Looking at Fabio’s stuff, it’s clear why Gillick wanted him, and maybe sacrificed the roster spot to keep him. Only 5’8, 160 lbs, Castro still has a big fastball, sitting at 91-92 and hitting 94 on occasion. He located his fastball reasonably well in the games he pitched for the Phillies, but he could probably use a little work on commanding it consistently to different quadrants of the strike zone. His changeup is a beauty, featuring late fade and break, giving him an equalizer against RH batters. His slider, as I mentioned above, is fringy now, showing inconsistent break and tilt, but will come around as he uses it more. In 2006, he dominated left handed batters, holding them to a 0.74/.188/0.74 line, allowing only 2 hits and 4 walks against the 32 batters he faced. He was tough on righties too, holding them to a .202/.297/.304 line, allowing 16 H and 9 BB against the 92 batters he faced.

Gillick, since taking over, hasn’t been afraid to challenge younger players, whether it be with aggressive promotions in the minors or throwing guys like Matt Smith into major league roles. With Castro, he really has a tough decision to make. 2007 will be his age 22 season, so he is still really young, age wise, but has already been in pro ball since 2003, so this will be his fifth professional season. If he can master his breaking ball and turn it into a third average/above average pitch, he could profile as a #4 starter going forward. If he is thrown into the ML bullpen now, he has the potential to be a solid 7th inning reliever. The people who get paid money to make these decisions obviously have a tough one to make.

If the Phillies don’t acquire another reliever, then I think Castro has a good chance to make the bullpen out of ST if he performs well. If they trade Jon Lieber for a reliever, which I still think they will, then Castro will probably start the year in the AA rotation. While this might seem like a “step back” for him, I think this might actually benefit him in the long run, and pay larger dividends to the Phillies in the long run. He’s only 22, he has a great arm, it would be a shame to see him only used in middle relief if he were capable of more. We’ll probably know more in 6 weeks, and we can revisit it then. What we do know is, Fabio has a bright future, regardless of the role he’s playing.

8 thoughts on “Where in the world is Fabio Castro?

  1. I think Castro will have to be very good in ST or the Phillies will have to be very desperate for bullpen help for him to make the team out of ST. He got few innings last year in his artificial jump to the majors, so the strong inclination will be to let him get lots of work at AAA.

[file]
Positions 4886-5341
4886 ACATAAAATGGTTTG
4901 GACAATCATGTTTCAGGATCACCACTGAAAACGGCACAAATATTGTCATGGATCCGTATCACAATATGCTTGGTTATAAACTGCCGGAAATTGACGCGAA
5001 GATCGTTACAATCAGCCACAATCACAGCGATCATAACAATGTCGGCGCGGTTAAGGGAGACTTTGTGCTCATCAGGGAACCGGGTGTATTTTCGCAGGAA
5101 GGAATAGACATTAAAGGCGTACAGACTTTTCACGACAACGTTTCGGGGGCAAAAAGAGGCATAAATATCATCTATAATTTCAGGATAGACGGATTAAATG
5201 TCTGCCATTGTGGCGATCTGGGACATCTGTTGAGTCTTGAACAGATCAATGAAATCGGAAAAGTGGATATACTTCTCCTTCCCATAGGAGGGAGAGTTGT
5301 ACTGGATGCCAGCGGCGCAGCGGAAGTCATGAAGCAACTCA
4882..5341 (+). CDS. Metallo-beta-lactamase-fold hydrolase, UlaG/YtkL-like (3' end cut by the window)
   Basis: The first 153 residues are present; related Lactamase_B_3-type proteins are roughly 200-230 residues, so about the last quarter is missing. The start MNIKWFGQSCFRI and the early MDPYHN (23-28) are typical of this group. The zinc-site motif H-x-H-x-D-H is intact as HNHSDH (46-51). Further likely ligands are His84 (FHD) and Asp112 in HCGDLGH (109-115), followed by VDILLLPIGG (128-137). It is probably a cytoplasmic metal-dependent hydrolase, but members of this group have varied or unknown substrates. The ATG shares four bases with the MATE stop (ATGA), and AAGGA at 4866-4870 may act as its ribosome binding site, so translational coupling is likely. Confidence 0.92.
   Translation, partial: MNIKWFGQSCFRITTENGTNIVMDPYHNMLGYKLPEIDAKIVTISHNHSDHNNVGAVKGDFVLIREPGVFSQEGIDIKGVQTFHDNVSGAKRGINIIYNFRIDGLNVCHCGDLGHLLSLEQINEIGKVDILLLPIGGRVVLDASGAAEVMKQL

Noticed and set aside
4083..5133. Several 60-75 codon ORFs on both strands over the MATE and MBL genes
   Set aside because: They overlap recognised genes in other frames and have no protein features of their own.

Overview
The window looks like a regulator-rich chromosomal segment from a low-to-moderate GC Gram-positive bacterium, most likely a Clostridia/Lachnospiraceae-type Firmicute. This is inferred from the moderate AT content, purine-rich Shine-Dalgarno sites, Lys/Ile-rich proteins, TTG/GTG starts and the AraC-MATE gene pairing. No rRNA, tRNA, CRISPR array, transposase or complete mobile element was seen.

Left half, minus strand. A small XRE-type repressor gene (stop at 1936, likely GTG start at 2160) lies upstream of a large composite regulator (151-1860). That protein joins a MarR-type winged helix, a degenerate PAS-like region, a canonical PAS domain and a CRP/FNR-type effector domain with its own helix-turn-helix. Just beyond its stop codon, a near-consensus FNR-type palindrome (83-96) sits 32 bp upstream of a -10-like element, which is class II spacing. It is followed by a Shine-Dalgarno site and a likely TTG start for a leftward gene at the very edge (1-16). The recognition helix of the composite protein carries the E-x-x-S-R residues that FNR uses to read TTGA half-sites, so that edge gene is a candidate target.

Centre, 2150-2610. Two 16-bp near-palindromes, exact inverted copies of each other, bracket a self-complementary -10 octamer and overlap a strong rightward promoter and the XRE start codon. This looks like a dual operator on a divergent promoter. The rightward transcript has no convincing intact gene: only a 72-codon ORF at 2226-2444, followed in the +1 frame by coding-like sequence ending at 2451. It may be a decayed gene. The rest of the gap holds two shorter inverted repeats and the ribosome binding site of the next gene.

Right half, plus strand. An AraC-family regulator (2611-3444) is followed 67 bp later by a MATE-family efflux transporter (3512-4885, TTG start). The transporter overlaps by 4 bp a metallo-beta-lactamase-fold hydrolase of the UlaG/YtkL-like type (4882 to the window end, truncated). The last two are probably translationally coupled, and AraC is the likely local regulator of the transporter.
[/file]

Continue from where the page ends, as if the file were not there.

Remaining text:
His chances to make the team are hurt by the presence of this year’s Rule 5 guys Warden and Simon. The Phillies seem to like them, they seem to have some talent, and they have to be kept on the big club or lost. No penalty in sending Castro down. Warden especially with his sidearm delivery is likely useful immediately as a different look from the pen. He also seems quite thoroughly developed for a rule 5 guy. Simon seems rawer but has a good enough arm the Phillies may try to keep both Warden and Simon if they are at all impressive in ST. I’m not at all sure Simon adds anything to the pen this year. Castro would almost certainly be more instant help, but the Phillies likely also will be concerned he won’t get enough use to keep developing properly.

  2. I like Warden quite a bit, I wrote an extensive piece on him as one of the first entries I made here, and I think if used properly (exclusively against RH batters) he can stick all year. Simon is this year’s Chris Booker, in my opinion.

  3. You talk about his slider- but what I remember about Castro is an outstanding curveball- its his second pitch and really quite good i thought.

  4. I kind of remember him throwing a more loopy breaking ball and also more of a tight breaker, but his command of both seemed inconsistent, as did his changeup. He was able to throw his fastball by hitters, but I don’t think he really showed a plus breaking ball, it seemed average, which is why I said his stuff still needs polish. It may be a curve, or a hard slider. Different pitchers seem to call the same pitch different things.

  5. I keep trying to figure this out and can’t. Why is Fabio not in the BA top 30 – he seems to be under the eligibility criteria. Am I wrong about that?

  6. It is 50 IP and BA states that time spent on the MLB roster is irrelevant. Very confusing because he would have to be one of the top 30 prospects.